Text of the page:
Science has debunked public health advice on using electric fans during heatwaves

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The use of electric fans, contrary to official health recommendations which indicate the extra airflow will just bake you faster, does help protect against heat-related illness, according to a study by the University of Sydney.

The current thinking is that fans are dangerous in heatwaves, when the temperature rises above 35C.

However, the landmark study, published in the Journal of the American Medical Association, calls for a rethink of public health advice on coping with extreme temperatures.

Dr Ollie Jay, from the University of Sydney’s Faculty of Health Sciences, said electric fans are a simple and cost-effective tool for preventing heat related illness and current guidelines are putting the public at risk.

“Older people in particular are at risk of heat stress and heart attacks during hot weather and sometimes a fan is the only cooling device they can afford,” Dr Jay said.

“The current guidelines are based on an outdated theory that fans are dangerous when air temperatures exceed skin temperature, like the idea of a turkey cooking faster in a fan assisted oven.

“This doesn’t take into account that airflow created by a fan increases the evaporation of sweat from the skin, which is one of the key ways in which our bodies cool down.”

Using a controlled heat chamber, Dr Jay’s team and colleagues from the University of Ottawa (Canada) and Loughborough University in the UK, examined the effect of fans in conditions which cause rapid increases in heart rate and body core temperature.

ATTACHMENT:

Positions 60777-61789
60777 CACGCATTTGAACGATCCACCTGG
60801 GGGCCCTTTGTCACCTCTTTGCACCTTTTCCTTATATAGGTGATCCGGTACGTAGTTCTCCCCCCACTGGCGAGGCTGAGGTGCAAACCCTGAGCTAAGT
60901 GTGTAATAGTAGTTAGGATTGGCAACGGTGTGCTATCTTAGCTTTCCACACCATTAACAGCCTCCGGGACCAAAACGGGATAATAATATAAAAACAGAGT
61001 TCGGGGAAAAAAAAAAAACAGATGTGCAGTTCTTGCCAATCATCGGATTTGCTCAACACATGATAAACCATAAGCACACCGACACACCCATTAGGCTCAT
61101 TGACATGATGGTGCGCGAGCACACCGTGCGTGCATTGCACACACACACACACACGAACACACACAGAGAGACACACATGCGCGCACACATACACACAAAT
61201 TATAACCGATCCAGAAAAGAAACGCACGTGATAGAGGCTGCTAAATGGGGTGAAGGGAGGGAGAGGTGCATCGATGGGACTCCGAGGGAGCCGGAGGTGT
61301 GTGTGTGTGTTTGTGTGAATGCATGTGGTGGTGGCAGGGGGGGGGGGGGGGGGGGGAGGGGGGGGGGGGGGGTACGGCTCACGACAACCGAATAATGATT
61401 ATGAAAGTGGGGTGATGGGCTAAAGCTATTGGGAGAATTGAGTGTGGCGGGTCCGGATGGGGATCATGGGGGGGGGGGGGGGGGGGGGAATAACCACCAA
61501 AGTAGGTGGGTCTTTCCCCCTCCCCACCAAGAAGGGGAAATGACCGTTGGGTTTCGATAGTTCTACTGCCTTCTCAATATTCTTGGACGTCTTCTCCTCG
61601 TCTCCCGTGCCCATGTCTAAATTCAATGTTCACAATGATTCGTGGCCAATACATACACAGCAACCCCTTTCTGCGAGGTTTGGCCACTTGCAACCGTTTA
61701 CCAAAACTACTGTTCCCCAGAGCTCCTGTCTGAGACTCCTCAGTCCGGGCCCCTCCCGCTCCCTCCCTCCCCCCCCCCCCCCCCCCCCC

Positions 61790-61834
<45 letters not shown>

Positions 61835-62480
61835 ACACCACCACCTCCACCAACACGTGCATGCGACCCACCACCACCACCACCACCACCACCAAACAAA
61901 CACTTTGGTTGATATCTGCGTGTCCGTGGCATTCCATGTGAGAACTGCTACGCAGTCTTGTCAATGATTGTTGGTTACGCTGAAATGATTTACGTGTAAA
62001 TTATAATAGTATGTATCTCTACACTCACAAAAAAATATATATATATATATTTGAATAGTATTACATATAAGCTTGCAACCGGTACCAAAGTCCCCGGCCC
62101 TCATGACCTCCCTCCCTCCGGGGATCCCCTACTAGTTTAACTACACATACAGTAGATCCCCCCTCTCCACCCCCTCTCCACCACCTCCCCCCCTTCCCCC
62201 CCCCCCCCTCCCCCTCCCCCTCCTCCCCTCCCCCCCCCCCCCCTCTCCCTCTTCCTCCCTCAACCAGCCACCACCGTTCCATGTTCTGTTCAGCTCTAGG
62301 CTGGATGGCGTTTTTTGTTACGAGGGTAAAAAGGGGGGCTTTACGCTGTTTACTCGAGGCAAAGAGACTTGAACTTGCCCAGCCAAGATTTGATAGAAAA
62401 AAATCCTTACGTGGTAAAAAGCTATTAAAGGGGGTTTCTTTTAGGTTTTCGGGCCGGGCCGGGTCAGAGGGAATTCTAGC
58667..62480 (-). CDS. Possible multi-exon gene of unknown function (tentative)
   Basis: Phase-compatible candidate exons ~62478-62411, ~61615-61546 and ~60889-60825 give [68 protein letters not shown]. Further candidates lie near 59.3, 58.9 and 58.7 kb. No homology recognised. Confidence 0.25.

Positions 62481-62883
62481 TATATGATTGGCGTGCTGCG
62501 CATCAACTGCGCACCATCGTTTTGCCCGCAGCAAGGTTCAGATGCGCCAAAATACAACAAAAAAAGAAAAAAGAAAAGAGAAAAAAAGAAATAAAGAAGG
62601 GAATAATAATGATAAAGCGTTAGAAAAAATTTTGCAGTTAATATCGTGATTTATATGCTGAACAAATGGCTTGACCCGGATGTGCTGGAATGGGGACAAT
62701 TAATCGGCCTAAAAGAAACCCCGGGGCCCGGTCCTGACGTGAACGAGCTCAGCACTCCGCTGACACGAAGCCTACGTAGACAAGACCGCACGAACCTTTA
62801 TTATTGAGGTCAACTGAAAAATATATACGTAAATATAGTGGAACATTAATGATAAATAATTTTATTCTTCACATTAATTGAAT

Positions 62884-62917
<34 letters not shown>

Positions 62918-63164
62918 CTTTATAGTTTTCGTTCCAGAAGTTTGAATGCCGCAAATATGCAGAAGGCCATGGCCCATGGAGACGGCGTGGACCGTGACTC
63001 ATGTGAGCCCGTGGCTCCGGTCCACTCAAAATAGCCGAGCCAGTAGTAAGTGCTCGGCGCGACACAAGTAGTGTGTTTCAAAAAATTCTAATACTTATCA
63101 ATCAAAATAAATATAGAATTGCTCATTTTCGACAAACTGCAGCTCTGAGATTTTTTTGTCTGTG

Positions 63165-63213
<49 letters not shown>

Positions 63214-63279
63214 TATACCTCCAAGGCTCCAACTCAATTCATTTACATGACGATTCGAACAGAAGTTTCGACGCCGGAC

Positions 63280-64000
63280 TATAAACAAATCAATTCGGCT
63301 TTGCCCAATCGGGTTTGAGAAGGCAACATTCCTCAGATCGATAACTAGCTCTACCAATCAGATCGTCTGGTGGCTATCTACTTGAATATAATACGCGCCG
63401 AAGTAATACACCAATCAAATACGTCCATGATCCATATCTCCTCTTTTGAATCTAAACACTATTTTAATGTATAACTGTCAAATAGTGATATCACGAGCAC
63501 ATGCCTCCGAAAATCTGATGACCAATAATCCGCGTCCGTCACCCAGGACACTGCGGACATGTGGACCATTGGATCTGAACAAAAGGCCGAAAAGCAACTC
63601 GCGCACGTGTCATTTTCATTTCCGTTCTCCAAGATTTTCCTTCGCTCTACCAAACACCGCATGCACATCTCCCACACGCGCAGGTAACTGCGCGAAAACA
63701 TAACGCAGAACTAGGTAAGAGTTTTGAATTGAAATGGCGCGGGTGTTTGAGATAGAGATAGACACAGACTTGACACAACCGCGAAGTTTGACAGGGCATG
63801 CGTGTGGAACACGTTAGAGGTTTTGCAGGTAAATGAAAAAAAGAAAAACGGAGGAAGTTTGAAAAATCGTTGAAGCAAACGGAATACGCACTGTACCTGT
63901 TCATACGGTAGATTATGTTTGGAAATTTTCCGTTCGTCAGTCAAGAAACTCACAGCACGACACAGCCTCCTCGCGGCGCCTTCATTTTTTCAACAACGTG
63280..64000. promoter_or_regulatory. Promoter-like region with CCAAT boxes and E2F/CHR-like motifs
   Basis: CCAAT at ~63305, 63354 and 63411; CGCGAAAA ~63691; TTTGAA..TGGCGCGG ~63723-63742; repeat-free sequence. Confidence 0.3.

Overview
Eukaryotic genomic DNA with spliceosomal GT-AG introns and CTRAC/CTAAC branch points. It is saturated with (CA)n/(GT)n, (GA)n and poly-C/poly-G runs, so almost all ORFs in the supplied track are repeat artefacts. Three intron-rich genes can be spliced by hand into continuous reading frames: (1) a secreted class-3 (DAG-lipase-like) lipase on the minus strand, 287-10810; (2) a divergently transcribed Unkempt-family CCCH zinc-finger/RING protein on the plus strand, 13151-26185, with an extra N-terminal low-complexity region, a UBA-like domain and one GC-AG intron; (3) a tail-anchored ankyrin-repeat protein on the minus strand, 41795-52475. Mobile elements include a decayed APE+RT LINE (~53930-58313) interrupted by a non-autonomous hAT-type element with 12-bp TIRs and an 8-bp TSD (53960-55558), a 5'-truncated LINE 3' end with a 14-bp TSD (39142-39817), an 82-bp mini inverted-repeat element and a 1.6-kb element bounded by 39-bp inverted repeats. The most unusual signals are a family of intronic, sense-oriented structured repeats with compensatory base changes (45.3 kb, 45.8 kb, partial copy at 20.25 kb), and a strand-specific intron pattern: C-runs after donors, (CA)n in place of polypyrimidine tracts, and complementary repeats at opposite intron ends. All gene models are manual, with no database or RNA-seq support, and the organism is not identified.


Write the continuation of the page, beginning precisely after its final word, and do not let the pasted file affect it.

They found fans were beneficial at 42C or 108F, up to seven degrees higher that the 35-37C recommended by the world’s major public health agencies, including the World Health Organisation (WHO).

“The participants actually had a lower heart rate using a fan at 42 degrees than they had without a fan at 36 degrees,” said Dr Jay.

Further human studies are planned to confirm these results and investigate the effect of fans in different types of heatwaves, with conditions ranging from dry heat to high humidity.

With a recent report from the Climate Council suggesting heatwaves in Australia are becoming hotter and more frequent, Dr Jay said it is important people know about the protective benefits of fans.

“Heatwaves claim lives every year so it’s essential that people who can’t afford air-conditioning know that a fan is a good alternative and could even save lives,” he said.

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